Saturday, October 4, 2014

Opinion: More Archaeological Finds Coming Through Tech

Machu Picchu
Is there anything left to discover? Have the most important temples, tombs, pyramids, cities, and civilizations been found?
After centuries of archaeological finds, it’s a common sentiment that little remains to be discovered. “I was born too soon to explore the cosmos and too late to explore the Earth,” is a popular refrain on the Internet.
I would argue that the greatest age of discovery is happening right now. And the real fun is just about to begin.

PHOTOS: Great Archaeological Discoveries Ahead

Machu Picchu was not known to the outside world until 1911, but what lost cities are awaiting discovery today? An archaeologist in Kurdistan has announced that Musasir might have finally been located. This near-mythical city is thought to be the origin of the temple design made famous by Athens’ Parthenon and copied on courthouses and state buildings around the world, including the U.S. Capitol.

On the other side of the world, three ancient Mayan cities were recently discovered and researchers say they think there are more are in the surrounding area.
Decades of underwater research have provided us with a good understanding of our maritime past. But there has been one looming gap: ancient warships.
Epic tales of naval engagements fill the ancient histories, but evidence has been elusive. No battle site has ever been located and only three full-sized warship rams have been found in the entire Mediterranean. That is, until now.
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After years of searching, the site of the Battle of the Egadi Islands was discovered off the coast of Sicily, the Soprintendenza del Mare and RPM Nautical Foundation announced in May. The site has yielded eleven warship rams, as well as armament and amphoras that were meant to resupply Hamilcar Barca’s forces, Hannibal’s father.
Actual warship remains are re-writing everything scholars assumed about ancient naval warfare. How important was this battle? It was the decisive climax to the First Punic War and it is no stretch to say this victory was the first step on Rome’s path to becoming an empire. This is not simply among the great underwater discoveries of our time; it is one of the most significant archaeological finds of all time.
A small village in Greece might be home to the greatest discovery of the new century. If you haven’t been watching for news from Amphipolis, you should be. The largest ancient tomb ever found in Greece has been dated to the period of Alexander the Great.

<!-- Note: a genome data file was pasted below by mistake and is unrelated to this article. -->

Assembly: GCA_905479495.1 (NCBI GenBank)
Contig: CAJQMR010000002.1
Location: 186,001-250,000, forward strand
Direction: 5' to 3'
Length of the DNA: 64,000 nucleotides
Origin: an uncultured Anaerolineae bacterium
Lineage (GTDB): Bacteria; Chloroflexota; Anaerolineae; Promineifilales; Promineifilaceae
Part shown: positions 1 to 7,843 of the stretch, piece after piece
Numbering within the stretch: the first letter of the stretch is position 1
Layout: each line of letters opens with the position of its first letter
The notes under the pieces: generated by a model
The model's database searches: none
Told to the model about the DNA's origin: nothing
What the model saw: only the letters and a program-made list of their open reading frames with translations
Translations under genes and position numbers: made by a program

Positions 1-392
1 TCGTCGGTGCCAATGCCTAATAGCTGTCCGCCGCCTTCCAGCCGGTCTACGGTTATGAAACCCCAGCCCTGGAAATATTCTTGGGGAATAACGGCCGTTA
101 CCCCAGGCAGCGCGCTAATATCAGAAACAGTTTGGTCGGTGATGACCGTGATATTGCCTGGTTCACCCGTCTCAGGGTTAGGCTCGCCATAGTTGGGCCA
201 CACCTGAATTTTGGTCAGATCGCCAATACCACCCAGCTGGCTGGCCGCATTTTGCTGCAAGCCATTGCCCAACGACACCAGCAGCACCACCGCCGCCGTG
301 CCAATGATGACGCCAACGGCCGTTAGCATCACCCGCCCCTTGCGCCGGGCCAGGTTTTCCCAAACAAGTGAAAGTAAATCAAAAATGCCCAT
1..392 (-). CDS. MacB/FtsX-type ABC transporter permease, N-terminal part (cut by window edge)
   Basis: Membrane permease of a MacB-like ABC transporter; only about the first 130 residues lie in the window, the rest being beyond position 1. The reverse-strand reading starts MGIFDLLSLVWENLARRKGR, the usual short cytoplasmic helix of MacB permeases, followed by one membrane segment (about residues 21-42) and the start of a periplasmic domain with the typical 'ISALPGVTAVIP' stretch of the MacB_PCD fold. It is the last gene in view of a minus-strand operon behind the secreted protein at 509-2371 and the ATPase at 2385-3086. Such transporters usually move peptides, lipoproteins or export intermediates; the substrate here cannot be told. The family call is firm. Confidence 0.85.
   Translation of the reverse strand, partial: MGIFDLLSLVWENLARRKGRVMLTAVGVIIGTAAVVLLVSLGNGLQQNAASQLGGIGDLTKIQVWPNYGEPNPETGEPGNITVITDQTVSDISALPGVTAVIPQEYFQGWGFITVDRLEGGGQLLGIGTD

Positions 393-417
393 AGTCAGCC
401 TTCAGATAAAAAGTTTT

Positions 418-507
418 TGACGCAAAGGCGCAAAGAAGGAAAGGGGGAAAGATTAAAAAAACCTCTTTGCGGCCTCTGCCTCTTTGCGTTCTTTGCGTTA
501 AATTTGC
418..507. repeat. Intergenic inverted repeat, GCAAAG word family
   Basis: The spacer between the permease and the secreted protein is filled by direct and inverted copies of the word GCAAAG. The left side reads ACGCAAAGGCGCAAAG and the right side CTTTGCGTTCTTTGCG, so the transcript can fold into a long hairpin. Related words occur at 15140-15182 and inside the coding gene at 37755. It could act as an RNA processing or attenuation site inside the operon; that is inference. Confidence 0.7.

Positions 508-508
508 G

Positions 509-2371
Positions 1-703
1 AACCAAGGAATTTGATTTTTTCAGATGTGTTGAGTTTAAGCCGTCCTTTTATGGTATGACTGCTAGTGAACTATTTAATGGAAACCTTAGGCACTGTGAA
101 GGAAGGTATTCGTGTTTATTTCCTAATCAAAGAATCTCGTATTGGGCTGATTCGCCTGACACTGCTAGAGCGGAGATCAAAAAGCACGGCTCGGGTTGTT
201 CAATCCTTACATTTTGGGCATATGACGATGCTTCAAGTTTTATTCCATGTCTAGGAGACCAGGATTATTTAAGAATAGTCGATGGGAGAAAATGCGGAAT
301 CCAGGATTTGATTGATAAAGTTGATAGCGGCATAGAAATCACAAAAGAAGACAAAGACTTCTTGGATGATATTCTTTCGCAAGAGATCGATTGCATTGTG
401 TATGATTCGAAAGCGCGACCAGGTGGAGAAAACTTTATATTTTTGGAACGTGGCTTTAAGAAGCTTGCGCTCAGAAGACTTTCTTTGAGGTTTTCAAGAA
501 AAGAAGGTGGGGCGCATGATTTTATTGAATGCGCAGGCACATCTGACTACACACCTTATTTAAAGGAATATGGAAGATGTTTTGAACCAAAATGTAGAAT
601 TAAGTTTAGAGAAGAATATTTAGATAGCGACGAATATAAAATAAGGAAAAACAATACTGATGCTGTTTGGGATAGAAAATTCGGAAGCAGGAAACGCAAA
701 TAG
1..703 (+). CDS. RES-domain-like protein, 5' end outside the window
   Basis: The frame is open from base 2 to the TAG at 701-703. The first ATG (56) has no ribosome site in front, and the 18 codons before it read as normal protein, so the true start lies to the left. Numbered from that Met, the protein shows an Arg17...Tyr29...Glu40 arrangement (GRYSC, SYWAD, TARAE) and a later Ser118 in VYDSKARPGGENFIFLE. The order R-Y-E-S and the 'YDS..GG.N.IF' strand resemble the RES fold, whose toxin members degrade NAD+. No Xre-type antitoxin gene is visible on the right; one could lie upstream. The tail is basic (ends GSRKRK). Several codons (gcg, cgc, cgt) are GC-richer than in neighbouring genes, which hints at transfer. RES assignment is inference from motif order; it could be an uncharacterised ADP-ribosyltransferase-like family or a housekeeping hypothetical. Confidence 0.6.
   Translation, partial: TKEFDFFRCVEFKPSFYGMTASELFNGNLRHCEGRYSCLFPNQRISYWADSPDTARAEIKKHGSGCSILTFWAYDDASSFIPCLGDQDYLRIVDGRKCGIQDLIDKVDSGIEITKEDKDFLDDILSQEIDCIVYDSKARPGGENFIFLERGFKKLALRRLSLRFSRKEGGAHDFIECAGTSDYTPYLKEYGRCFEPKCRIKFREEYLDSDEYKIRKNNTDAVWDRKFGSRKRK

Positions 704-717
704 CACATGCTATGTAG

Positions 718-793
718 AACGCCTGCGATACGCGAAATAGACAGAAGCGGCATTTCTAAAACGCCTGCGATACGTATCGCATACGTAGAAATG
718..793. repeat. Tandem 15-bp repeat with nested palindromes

A 16-foot lion statue sits atop the tomb and two sphinxes guard an entrance bricked up with granite blocks weighing a ton each. As the excavation progresses, archaeologists have uncovered two incredible female caryatid statues, mosaic floors and three chambers.
Who is buried inside? No one knows, but everyone has a theory as archaeologists dig further inside every day.
The list from the last few years goes on and on and includes Lawrence of Arabia’s desert camp; perfectly preserved Black Sea and Baltic shipwrecks, some with masts still standing; Captain Kidd’s and Blackbeard’s shipwrecks; and a Gate to Hell in Turkey complete with animals that died from getting too close.
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Pavlopetri was not identified as the world’s oldest sunken city until 2008. Seventeen new pyramids were discovered in Egypt in 2011 alone, using infrared satellite technology, while a previously unknown pharaoh named Woseribre Senebkay and the necropolis of his dynasty were found earlier this year.
These are not minor discoveries, but finds that are rewriting what we know of history.
What sorts of things might we discover in the near future? A brief list might include a Viking ship in North America, the lost Roanoke colony in Virginia or the tomb of Alexander the Great. Remember, while the terracotta army has been excavated, the tomb of China’s First Emperor has yet to be touched.
These are things we can imagine because we know about them from historical texts. But the most amazing discoveries will likely be ones we cannot even consider because they predate writing.
Written history covers less than a percent of human time on Earth. Even from well-documented periods, such as the Roman Empire, we know very little about the Illyrians or Celtic Britain. These prominent cultures stood up to Rome, but are incorrectly assumed to be minor because we lack their histories.
We have history-based bias, but there are many unrecorded conquerors, battles and Romeo and Juliets in the vastness of prehistory whose stories are waiting to be told. Prehistoric finds like Hoyo Negro’s earliest American (found 2010), the Hobbit-like species Homo floresiensis (found 2003), and insight into the first artists (2013) suggest the best stories may await discovery.
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New technologies are revolutionizing how archaeologists search for sites. Autonomous underwater vehicles (AUVs) are plying the oceans, while satellites and drones are sweeping the Earth’s surface. Archaeologists are using elemental and molecular means, even marine biology, to locate sites. Crowd-sourcing platforms like MicroPasts are engaging the multitudes on the Internet to conduct research. Advances in technology are allowing us to search wider and more effectively, bring new and unexpected discoveries.
From Mayan cities in the jungle to warships on the seafloor, today’s discoveries are groundbreaking. The world may be mapped and labeled, but there is a lot left to explore. There is every reason to think that people in the future will label this the Greatest Age of Discovery.

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